In a classic embryo mix-up, a fertility clinic in Rome has suspended operations after mistakenly implanting a woman with twins from another couple.
Italy’s Health Minister Beatrice Lorenzin on Sunday told AFP the government would investigate whether the clinic had “respected all the legal procedures,” acknowledging she’d only learned of the mishap through press reports last week. "The national standards on assisted fertilisation, which are based on European directives, are very rigorous, and if applied correctly, guarantee the traceability of all biological material used in the reproduction process," she said.
With cosmic portent, health providers at the clinic botched the implantation procedure in December, as four couples received treatment from a fertility specialist at the Sandro Pertini Hospital, according to newspaper reports from La Stampa. The fertility clinic learned of the mistake only after the woman had been pregnant for three months. Local health officials in Rome said they’d been informed of “genetic incompatibility” between the patient and the embryos on March 27, prompting them to suspend implantation procedures at the clinic indefinitely.
Similar mishaps have occurred in recent years in the United Kingdom, too, including 564 serious errors or “near misses” in 2010 — at a rate of more than 10 per week. The Daily Mail reported in 2011 that the country’s Human Fertility and Embryology Association had failed to properly regulate the fertility industry. Serious errors increased by more than 400 percent from 2008 to 2010, with hundreds of laboratory errors. Among the most startling errors discovered involved the birth of a mixed-race baby to a white British couple, who had been unaware of the implantation mistake.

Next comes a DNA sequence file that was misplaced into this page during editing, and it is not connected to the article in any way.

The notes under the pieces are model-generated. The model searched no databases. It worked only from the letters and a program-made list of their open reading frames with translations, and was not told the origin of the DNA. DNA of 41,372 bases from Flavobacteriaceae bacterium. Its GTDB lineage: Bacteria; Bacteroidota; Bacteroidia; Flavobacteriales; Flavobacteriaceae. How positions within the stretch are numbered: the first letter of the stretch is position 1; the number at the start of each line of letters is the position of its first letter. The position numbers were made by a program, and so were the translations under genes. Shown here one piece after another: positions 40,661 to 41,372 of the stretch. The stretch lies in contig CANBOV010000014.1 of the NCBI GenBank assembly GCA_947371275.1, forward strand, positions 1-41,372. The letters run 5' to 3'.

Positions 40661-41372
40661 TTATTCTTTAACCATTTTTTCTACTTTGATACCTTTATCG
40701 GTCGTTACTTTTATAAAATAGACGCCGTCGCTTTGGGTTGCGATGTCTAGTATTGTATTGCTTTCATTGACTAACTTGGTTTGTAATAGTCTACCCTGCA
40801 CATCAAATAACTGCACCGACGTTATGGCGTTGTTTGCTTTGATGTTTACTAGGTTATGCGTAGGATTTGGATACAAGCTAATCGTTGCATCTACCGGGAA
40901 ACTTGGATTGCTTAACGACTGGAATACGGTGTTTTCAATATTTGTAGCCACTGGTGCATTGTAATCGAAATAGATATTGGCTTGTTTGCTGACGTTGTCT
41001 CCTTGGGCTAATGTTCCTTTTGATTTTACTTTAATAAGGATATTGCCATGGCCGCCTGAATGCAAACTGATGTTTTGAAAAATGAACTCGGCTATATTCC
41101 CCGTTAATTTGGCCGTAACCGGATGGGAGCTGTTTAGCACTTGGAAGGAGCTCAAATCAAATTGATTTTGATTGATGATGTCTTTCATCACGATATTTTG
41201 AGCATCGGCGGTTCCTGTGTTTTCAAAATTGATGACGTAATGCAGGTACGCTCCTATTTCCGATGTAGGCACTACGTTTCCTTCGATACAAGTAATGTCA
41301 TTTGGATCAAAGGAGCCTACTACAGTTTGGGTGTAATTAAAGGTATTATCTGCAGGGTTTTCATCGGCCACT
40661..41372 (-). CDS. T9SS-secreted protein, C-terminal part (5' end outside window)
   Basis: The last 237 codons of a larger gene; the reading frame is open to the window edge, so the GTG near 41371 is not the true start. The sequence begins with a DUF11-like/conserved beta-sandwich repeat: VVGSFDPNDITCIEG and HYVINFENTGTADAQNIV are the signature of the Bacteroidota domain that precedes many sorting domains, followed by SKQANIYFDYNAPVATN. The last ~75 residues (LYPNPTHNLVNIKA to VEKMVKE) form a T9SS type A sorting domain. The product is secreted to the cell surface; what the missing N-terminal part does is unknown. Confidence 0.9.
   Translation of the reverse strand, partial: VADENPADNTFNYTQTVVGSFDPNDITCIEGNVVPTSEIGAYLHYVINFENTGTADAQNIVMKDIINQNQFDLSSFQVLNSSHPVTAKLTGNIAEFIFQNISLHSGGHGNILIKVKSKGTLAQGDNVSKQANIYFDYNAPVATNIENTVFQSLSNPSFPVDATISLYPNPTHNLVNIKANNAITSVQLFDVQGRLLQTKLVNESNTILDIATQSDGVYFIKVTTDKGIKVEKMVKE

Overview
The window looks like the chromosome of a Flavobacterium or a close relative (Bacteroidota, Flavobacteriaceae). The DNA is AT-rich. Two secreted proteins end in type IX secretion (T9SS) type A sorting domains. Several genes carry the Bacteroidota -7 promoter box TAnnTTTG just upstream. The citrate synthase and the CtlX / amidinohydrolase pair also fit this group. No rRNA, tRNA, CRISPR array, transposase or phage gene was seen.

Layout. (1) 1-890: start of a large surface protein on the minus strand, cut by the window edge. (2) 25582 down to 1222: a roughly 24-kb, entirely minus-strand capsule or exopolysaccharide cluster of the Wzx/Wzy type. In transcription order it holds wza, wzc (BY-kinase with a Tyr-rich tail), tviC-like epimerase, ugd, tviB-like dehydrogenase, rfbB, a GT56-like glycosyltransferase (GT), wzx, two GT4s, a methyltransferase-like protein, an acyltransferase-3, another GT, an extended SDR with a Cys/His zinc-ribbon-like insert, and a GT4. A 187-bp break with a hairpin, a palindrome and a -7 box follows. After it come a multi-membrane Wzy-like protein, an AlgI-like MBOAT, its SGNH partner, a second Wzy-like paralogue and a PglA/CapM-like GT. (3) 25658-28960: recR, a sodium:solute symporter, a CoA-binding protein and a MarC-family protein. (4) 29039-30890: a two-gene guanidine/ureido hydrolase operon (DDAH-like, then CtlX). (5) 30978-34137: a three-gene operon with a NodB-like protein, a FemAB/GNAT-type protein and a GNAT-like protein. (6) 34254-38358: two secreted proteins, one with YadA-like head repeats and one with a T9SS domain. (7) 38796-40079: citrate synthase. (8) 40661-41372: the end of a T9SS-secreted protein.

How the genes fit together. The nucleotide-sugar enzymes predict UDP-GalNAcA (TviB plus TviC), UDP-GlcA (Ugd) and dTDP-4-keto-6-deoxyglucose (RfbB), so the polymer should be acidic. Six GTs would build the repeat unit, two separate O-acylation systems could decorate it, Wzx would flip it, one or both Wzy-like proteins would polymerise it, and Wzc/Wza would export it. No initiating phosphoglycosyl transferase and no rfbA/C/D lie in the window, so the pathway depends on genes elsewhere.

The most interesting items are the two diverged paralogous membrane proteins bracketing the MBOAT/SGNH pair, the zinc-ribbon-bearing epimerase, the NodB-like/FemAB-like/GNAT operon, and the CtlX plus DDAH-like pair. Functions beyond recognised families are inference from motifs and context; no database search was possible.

Guy Forster, a specialist in legal cases involving fertility clinics told reporters “the incidents that I continue to see appear to flow from the same old problems of inadequate systems compounded by human error. These types of mistakes cause unimaginable heartache and anguish to couples longing for a baby.”
Forster says the public should expect fertility clinics to remain accountable for errors, and to learn from them. “When patients choose to undergo IVF treatment they have the right to know if their clinic has a poor record of incidents, in the same way that clinics are keen to promote their success rates,” he said. “At the same time they deserve to know that the HFEA will act to uphold patient safety standards across the industry.”
As many as 40,00 British couples underwent in vitro fertilization treatment in 2010, a rise from 38,000 in 2008. The procedure was first pioneered in Manchester when Louise Brown was born in July of 1978, the first “test-tube” baby.